Remember the Second Responders

Let us remember that it is often the work of immigrant day laborers that help our communities recover after disaster strikes.

The following op-ed originally appeared on the New York Times.

Nobody knows what kind of large-scale disaster will next hit the New York City region, but you can be sure that after the initial chaos will come the mess. And as Hurricane Sandy taught us, some of the hardest and most dangerous jobs fell not to first responders — cops, firefighters or utility crews — but to homeowners and small contractors left to improvise the cleanup and demolition and to the thousands of day laborers who joined them.

Day laborers are members of an informal, usually immigrant, work force that is well suited to relief and reconstruction, but often overlooked until disasters hit. A report released last week by researchers at Baruch College, just over a year after Sandy, examines their role in the aftermath of events like Sandy and 9/11. It notes that disasters bring them steadier work and higher wages, but also a greater risk of injury and exploitation.

Day laborers are routinely abused in their everyday jobs, and the speed and intensity of post-disaster cleanups, plus exposure to mold, asbestos and other dangerous debris, makes things worse. Beyond the physical hazards lie the dangers of wage theft and other abuse by employers, who often silence immigrant workers with threats of deportation.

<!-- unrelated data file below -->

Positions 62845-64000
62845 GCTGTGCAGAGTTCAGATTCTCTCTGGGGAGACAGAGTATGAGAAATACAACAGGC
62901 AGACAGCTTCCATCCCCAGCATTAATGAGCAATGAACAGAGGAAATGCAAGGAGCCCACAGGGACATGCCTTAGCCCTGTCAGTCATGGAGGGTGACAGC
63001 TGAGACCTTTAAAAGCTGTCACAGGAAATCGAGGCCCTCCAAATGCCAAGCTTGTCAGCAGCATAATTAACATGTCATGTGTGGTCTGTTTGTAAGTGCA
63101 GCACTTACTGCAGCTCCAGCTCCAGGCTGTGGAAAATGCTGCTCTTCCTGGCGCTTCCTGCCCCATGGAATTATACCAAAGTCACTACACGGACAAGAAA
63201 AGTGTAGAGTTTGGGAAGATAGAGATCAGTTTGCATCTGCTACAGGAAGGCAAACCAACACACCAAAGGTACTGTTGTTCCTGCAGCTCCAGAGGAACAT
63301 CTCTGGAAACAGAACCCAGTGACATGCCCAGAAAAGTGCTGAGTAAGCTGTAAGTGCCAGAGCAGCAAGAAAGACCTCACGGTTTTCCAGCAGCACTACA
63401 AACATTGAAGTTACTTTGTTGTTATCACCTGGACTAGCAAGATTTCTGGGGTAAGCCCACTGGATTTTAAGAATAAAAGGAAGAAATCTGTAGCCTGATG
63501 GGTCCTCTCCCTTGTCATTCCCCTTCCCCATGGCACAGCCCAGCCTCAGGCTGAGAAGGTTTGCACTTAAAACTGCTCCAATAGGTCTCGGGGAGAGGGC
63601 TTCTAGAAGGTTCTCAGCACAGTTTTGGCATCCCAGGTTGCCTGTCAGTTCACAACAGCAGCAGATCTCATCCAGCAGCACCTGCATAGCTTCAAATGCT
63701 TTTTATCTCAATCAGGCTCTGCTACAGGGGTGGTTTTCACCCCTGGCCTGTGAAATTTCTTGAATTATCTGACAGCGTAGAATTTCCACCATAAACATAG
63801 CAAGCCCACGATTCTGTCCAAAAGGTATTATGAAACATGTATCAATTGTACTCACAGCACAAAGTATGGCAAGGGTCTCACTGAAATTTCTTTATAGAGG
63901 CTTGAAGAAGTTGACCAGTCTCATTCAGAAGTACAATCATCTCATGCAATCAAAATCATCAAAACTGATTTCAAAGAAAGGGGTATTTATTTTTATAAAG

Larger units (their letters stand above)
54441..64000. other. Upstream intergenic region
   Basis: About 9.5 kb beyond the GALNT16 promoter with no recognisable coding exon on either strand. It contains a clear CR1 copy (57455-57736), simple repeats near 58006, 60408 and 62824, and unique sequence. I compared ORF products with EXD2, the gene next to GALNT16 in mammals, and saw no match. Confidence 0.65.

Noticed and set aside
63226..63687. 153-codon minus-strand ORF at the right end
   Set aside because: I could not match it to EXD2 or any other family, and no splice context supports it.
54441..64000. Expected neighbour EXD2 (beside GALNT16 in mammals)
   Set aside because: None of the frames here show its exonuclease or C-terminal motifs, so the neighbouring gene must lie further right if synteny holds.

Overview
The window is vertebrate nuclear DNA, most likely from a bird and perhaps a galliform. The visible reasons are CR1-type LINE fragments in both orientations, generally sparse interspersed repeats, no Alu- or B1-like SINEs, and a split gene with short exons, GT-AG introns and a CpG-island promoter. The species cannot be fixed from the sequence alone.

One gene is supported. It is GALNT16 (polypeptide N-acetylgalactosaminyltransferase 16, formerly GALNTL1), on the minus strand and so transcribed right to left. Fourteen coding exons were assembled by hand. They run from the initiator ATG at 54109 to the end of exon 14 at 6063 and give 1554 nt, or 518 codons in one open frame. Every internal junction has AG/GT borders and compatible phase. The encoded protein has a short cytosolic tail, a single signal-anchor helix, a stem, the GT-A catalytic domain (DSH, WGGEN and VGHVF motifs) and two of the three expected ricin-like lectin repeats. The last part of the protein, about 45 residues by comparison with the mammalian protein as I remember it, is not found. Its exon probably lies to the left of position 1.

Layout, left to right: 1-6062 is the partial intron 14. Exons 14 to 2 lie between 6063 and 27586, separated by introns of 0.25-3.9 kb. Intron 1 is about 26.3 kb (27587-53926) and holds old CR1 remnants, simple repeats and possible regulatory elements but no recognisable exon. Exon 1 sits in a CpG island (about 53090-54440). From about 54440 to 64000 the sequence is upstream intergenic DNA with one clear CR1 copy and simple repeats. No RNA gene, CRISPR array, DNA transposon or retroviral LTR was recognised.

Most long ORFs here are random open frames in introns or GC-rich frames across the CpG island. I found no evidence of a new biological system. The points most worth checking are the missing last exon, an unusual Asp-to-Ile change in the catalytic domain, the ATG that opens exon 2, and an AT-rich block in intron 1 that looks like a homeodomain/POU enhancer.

This was the case on a huge scale on the Gulf Coast, after Hurricane Katrina, where the work was plentiful but conditions brutal. The researchers, echoing calls by immigrant advocates, note that day laborers and day-labor hiring centers already play a prominent role in disaster recovery — from New Jersey to the Rockaways, day-labor brigades did heroic work after Sandy, often as volunteers. But these workers were not part of official disaster plans. Efforts to give them safety equipment — gloves, masks, safety glasses — were ad hoc.

The next mayoral administration should work with federal, state and local agencies and nonprofit organizations to provide day laborers with disaster training, and to make day-labor-hiring sites into places where information and protective gear can be distributed. During the mayoral campaign, Bill de Blasio called for enlisting volunteers to protect public-housing tenants in Sandy-like crises. That wise idea — organizing the response for after the first responders move out — applies to day laborers, too.

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